The Obama administration is preparing to treat virtually every antique collector, dealer, and auctioneer in America as a criminal. In the name of saving elephants, the administration is effectively banning the sale of all ivory objects, even if acquired legally decades ago. Doing so will weaken conservation efforts and enrich those engaged in the illegal ivory trade.
Under the Convention on the International Trade in Endangered Species of Wild Fauna and Flora (CITES) only ivory from before 1989 can be sold. Unfortunately, ivory prohibition has not stopped the slaughter of elephants.
The greatest demand for new ivory comes from Asia. Most ivory in America arrived legally, many years ago.
Until now the rules were simple and sensible. Ivory imported legally can be sold. Moreover, the burden of proof fell on the government to convict you of violating the law. That’s the way America normally handles both criminal and civil offenses.
However, in mid-February the administration issued what amounted to a ban on ivory sales. As I point out in my new Forbes online column:
In practice, virtually every collector, dealer, auctioneer, and other person in America is banned from selling ivory items, even if acquired legally, owned for decades, and worth hundreds or thousands of dollars. Every flea market, junk shop, estate sale, antique store, auction showroom, and antique show is at risk of raids, confiscations, and prosecutions.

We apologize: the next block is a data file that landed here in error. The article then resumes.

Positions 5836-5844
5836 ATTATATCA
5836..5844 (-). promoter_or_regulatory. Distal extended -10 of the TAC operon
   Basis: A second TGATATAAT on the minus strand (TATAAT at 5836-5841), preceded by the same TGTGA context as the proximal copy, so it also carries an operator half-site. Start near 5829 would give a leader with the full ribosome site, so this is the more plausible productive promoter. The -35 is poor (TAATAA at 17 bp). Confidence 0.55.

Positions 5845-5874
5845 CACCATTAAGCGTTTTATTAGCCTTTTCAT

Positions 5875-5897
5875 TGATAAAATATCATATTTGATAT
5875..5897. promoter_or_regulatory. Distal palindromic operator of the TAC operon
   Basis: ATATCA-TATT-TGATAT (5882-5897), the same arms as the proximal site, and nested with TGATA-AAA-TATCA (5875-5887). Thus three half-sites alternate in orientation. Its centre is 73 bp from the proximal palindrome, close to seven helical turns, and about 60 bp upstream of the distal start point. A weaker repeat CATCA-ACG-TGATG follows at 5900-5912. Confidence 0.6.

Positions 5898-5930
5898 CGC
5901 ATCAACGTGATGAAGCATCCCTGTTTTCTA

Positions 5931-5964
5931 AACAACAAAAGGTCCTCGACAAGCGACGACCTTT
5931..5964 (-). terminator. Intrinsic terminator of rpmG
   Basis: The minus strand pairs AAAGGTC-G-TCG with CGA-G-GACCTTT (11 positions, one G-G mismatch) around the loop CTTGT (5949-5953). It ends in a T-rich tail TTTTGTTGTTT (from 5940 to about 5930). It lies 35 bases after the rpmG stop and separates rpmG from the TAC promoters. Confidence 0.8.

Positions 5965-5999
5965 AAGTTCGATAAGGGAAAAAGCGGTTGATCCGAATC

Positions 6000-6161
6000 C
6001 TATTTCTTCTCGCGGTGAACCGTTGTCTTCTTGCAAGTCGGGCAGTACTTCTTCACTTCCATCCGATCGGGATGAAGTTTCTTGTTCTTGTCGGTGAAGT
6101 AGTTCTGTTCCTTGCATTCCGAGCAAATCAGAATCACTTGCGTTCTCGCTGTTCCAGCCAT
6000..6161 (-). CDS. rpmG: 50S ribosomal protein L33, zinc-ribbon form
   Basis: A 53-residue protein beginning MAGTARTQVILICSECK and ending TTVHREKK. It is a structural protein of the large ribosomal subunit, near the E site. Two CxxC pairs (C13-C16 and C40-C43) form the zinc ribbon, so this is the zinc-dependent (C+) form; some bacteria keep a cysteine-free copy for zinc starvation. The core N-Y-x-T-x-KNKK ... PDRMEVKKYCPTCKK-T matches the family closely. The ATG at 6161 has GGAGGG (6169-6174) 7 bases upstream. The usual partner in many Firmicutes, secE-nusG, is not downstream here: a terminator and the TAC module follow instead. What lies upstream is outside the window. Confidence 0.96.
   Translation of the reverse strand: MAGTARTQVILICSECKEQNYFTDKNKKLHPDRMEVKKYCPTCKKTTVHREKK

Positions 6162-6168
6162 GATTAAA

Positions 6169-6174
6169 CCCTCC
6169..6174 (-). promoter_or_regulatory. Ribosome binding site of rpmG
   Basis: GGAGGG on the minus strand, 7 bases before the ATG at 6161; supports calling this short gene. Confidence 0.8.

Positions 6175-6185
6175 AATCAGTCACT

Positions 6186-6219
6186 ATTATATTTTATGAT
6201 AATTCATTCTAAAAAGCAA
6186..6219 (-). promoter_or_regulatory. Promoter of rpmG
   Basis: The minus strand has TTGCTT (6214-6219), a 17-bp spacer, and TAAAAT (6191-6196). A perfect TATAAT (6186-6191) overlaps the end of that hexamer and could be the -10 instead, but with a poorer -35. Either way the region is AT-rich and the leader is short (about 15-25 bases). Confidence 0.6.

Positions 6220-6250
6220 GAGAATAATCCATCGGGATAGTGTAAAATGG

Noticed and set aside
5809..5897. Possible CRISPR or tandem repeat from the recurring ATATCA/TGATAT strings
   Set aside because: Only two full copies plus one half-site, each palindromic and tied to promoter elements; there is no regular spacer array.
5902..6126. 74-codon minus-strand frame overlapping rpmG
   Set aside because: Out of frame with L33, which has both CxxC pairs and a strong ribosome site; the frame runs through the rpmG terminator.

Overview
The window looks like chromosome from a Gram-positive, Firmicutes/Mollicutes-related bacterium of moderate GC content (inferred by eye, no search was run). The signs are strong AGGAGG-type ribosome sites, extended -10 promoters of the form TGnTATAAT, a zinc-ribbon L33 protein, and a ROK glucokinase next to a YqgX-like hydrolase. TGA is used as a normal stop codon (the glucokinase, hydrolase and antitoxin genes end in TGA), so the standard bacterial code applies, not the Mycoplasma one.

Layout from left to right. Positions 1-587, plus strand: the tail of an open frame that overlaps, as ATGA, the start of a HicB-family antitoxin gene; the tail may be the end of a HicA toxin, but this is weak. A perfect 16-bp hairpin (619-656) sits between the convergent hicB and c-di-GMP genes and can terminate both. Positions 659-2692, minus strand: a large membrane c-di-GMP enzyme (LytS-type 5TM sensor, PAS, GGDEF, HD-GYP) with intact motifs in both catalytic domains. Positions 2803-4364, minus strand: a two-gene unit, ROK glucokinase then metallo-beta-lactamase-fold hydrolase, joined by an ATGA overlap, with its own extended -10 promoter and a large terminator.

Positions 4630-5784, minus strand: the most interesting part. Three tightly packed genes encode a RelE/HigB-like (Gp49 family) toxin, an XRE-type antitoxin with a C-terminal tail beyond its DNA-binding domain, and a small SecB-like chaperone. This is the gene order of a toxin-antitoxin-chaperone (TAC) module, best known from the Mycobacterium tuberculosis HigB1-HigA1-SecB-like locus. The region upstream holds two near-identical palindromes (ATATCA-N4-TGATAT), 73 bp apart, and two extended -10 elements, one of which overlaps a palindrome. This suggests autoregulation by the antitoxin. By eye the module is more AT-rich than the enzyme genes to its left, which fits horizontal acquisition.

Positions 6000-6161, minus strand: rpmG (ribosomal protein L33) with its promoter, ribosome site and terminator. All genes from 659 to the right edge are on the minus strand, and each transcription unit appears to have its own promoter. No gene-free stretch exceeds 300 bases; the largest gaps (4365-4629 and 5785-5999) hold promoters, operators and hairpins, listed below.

First, no imports are allowed, not even of antiques, which before could be brought to America with a CITES certificate.
Second, all exports are banned, except antiques (defined as over a century old) in what the Fish and Wildlife Service says are “exceptional circumstances.” At best the administration is raising the administrative and cost burdens of exporting to countries which already limit ivory imports to items with appropriate CITES documentation. Or the new rule may restrict the sale of items previously allowed, thereby hindering Americans in disposing of their legal collections.
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